Voices from Solitary: The Louder My Voice the Deeper They Bury Me
by Herman Wallace, who has been held in solitary confinement in Louisiana’s prison system for almost 41 years, mostly in the Louisiana State Penitentiary, known as Angola.
A Defined Voice
They removed my whisper from general population
To maximum security I gained a voice
They removed my voice from maximum security
To administrative segregation
My voice gave hope
They removed my voice from administrative segregation
To solitary confinement
My voice became vibration for unity
They removed my voice from solitary confinement
To the Supermax of Camp J
And now they wish to destroy me
The louder my voice the deeper they bury me
I SAID, THE LOUDER MY VOICE THE DEEPER THEY BURY ME!
Free all political prisoners, prisoners of war, prisoner of consciousness.
Click here to listen to Herman Wallace read his poem.
for more about Herman Wallace: http://www.whoishermanwallace.com/
By Angola 3 News, 15 February, 2013
–An interview with author/activist Nancy Kurshan
Author and longtime activist Nancy Kurshan’s new book, entitled Out of Control: A Fifteen Year Battle Against Control Unit Prisons , has just been released by the Freedom Archives . Kurshan’s book documents the work of The Committee to End the Marion Lockdown (CEML), which she co-founded in 1985 as a response to the lockdown at the federal prison in Marion, Illinois. It quickly turned into a broader campaign against control unit prisons and human rights violations in US prisons that lasted fifteen years, until 2000. The following excerpt from Out of Control details CEML’s origins:
I had been living in Chicago for about a year when I heard the news that two guards had been killed by two prisoners in the U.S. Penitentiary in Marion, Illinois, 350 miles south of Chicago. Although it was an isolated incident with no associated riot conditions, the prison was immediately placed on lockdown status, and the authorities seized on the opportunity to violently repress the entire prison population. For two years, from 1983 to 1985, all of the 350 men imprisoned there were subjected to brutal, dehumanizing conditions. All work programs were shut down, as were educational activities and religious services.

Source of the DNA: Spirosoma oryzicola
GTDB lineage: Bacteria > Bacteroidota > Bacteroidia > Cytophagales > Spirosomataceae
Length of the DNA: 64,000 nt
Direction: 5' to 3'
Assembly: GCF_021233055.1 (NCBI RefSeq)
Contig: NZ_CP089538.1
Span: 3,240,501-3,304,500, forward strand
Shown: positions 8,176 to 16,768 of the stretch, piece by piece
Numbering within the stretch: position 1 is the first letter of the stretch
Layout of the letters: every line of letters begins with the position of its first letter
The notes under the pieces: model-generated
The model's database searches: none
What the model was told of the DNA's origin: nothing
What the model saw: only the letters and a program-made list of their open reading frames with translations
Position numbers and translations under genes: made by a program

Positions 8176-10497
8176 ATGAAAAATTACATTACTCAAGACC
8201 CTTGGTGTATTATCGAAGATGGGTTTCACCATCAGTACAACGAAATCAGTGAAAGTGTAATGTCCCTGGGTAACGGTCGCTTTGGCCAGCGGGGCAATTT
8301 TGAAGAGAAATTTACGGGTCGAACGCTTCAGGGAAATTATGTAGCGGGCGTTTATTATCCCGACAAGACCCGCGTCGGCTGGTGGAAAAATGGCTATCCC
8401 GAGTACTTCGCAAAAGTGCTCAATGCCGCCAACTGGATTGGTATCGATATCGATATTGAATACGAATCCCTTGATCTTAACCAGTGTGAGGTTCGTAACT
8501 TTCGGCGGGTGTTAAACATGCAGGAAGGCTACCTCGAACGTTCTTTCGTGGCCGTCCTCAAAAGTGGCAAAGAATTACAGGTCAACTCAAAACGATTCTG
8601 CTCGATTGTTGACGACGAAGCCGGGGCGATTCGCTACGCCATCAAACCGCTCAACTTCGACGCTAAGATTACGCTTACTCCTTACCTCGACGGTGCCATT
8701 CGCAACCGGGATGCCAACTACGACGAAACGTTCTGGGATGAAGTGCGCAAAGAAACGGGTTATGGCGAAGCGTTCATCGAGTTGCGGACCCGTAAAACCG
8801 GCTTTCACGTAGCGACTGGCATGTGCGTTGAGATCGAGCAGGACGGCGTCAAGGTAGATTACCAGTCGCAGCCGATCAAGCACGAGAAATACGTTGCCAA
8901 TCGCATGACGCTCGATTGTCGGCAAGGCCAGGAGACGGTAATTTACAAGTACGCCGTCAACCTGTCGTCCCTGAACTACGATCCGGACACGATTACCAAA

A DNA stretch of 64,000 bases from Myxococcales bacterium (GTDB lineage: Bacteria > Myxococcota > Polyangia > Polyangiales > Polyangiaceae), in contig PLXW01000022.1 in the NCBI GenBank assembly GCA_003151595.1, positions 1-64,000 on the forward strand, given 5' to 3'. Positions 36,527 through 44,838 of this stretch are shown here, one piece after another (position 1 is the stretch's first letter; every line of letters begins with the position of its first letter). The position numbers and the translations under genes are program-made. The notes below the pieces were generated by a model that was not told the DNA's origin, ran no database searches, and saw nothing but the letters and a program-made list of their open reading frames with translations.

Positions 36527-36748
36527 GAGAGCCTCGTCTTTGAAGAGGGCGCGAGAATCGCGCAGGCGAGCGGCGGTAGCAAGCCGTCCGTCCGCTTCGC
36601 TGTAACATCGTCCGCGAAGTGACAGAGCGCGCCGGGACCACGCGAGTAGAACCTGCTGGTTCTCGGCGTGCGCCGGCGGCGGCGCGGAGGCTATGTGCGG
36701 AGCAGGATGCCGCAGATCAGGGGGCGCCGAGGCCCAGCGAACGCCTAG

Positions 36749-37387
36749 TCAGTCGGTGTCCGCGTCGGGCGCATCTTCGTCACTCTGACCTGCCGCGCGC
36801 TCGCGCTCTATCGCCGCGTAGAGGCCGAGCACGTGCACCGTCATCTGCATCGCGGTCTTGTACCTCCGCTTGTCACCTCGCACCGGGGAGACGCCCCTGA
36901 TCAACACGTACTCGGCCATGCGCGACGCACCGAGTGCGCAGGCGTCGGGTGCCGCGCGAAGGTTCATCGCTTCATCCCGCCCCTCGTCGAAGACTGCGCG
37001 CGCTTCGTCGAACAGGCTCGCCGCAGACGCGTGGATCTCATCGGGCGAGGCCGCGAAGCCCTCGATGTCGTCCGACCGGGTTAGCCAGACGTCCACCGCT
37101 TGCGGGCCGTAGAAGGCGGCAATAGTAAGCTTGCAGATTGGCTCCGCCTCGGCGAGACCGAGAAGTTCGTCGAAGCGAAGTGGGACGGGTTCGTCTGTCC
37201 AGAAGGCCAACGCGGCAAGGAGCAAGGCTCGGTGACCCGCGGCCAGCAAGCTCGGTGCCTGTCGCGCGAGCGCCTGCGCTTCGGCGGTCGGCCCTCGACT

During the initial stage of this lockdown, 60 guards equipped with riot gear, much of it shipped in from other prisons, systematically beat approximately 100 handcuffed and defenseless prisoners. Guards also subjected some prisoners to forced finger probes of the rectum. Random beatings and rectal probes continued through the two-year lockdown. Despite clear evidence of physical and psychological brutality at the hands of the guards, Congress and the courts refused to intervene to stop the lockdown…
…Although the terrible conditions at the prison were striking, what drew us to Marion in particular was the history of struggle of the prisoners and their allies on the outside. When the infamous Alcatraz was closed in 1962, Marion Federal Penitentiary was opened and became the new Alcatraz, the end of the line for the “worst of the worst.”
In 1972 there was a prisoner’s peaceful work stoppage at Marion led by Puerto Rican Nationalist Rafael Cancel Miranda. In response to this peaceful work stoppage, the authorities placed a section of the prison under lockdown, thus creating the first “control unit,” essentially a prison within a prison, amplifying the use of isolation as a form of control, previously used only for a selected prisoner. That was 1972.
At this time, in 1985, after two years of lockdown, they converted the whole prison into a control unit. Importantly, because Marion in 1985 was “the end of the line,” the only “Level 6” federal prison, there were disproportionate numbers of political prisoners—those who were incarcerated for their political beliefs and actions. These included people such as Native American Leonard Peltier who had spent years there until recently, and now (in 1985) Black Panthers Sundiata Acoli and Sekou Odinga , Puerto Rican independentista Oscar López Rivera , and white revolutionary Bill Dunne . These were people we knew or identified with, activists of the 1960s and 1970s incarcerated for their political activities. Marion, like its predecessor Alcatraz and its successor ADX Florence, was clearly a destination point for political prisoners. Continue reading
Herman’s House – Trailer – Herman Wallace / Angola 3 Documentary 2012
Published on Mar 19, 2012 by HermansHouseTheFilm